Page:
Tuesday, September 22, 2009


Laurie retired from her job after a long stint as Director of a school for learning disabled children. She felt that she was burned out. Today, Laurie works part time for a group of doctors, evaluating children for learning and psychological problems; she is a docent at the Peabody Essex Museum in Salem MA; at the Audubon Society on the North Shore of Boston she teaches children about the marshes and animal footprints in the snow; and she was in the leadership group for the extensive volunteer program at her son’s high school Jamie, Laurie’s eighteen-year-old son, is a freshman at George Washington University in Washington D.C. As a child actor, and later in high school, he had leading roles in musicals and stage plays, He sings beautifully (Accepela Choir in high school), tap dances and has an appealing presence. He acquired an immediate celebrity status at George Williams, when, during the first week, he was selected in competition with 300 other students as one of three new voices for the Accepela Choir.

In September, during the second week of classes, Jamie developed Swine Flu. Laurie immediately flew to Washington, had her son transferred from his dormitory room to a hotel suite, nursed him, participated with college personnel in arranging his schedule for after his return, did a host of errands related to his illness and his doctor, and five days later -- including a weekend -- Jamie was back in school. He had missed only three days of classes. After a visit to Alexandria, Virginia (across the Potomac River) to explore a crafts fair, Laurie returned home. She resumed her normal activities the next day. No time out for her.

It will not appear in any record of the medical treatment Jamie received, but I have no doubts that Mother Love was a crucial factor in Jamie’s rapid recovery. That, plus Laurie’s competence, organizational skills and poise under stress, enabled Jamie to utilize his personal resources to combat the illness, free of guilt and other distractions. Mother Love does not come in a pill. It is among the most primitive and ancient of human qualities, and no matter what course evolution, including mutations, have taken place, Mother Love has survived, even grown in its importance to child development. But there are mothers who are emotionally cold, even frigid and rejecting of their children. The most extreme case I saw in my work in a child treatment center was a single mother who did not even want to look at her new born child. There must be many such mothers we never know about. A relative took the child and we never learned what happened subsequently. Many years ago it was the custom to prohibit unwed mothers from seeing their child after birth, under the theory that even a fleeting bonding would damage the child and mother. The noted child psychiatrist, Melanie Klein, believed that maternal rejection was a core element in the development of emotional and mental illness in children, and that bonding occurs immediately, much more quickly than had been thought. Jamie was one of the fortunate children who have a mother who loves him deeply.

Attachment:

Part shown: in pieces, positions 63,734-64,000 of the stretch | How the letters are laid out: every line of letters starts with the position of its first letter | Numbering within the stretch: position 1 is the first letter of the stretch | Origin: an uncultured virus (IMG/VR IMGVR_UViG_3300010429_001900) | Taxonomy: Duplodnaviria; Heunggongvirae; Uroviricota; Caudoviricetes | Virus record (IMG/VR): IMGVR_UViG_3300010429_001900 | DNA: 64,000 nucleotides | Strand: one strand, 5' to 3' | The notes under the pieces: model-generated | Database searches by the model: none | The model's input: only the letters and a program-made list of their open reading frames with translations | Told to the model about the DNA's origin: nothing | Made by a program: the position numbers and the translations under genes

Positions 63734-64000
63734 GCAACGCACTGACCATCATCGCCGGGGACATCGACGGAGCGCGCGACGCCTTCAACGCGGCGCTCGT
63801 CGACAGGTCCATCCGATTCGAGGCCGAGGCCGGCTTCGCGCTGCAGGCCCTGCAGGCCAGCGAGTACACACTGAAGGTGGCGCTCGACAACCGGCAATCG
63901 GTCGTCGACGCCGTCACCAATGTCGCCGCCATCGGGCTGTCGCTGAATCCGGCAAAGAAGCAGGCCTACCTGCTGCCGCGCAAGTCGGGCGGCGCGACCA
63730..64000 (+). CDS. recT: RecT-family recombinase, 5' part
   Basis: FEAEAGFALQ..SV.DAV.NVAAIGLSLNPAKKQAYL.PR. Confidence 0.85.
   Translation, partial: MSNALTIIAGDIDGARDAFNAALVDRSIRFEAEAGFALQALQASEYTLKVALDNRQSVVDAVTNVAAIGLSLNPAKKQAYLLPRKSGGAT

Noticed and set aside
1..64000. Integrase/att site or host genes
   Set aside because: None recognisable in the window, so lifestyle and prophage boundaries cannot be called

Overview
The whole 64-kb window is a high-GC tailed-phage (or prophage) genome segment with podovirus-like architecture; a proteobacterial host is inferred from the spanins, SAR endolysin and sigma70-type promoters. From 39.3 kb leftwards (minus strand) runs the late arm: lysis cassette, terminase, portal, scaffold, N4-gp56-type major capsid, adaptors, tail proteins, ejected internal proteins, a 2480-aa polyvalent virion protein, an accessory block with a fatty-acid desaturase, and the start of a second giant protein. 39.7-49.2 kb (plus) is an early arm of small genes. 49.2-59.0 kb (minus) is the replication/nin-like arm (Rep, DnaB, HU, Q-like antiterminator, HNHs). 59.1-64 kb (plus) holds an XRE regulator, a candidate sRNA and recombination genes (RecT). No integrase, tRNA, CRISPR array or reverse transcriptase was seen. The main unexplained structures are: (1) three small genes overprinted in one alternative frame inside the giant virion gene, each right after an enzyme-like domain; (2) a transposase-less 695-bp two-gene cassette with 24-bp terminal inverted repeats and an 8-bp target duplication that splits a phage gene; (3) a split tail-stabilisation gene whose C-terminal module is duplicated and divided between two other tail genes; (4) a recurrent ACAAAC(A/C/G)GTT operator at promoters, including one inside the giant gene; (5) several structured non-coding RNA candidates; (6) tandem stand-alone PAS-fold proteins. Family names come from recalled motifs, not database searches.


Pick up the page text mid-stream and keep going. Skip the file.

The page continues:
I have a photograph of Jamie and me, standing side by side, receiving awards for our prize-winning essays in a literary competition, the youngest and the oldest of the writers. Laurie was a Hospice volunteer in our home, visiting twice a week during my wife’s terminal illness in 2005-2006. We have remained good friends, lunch together frequently, and have dinners along with her husband and my adult daughter and son. Sometimes Jamie would join us for dinner in a restaurant. Random events, such as the Hospice assignment of Laurie, simply happen, but our lives become better when we utilize chance to our advantage.

photo courtesy of aussiegall under a CC2.0 license

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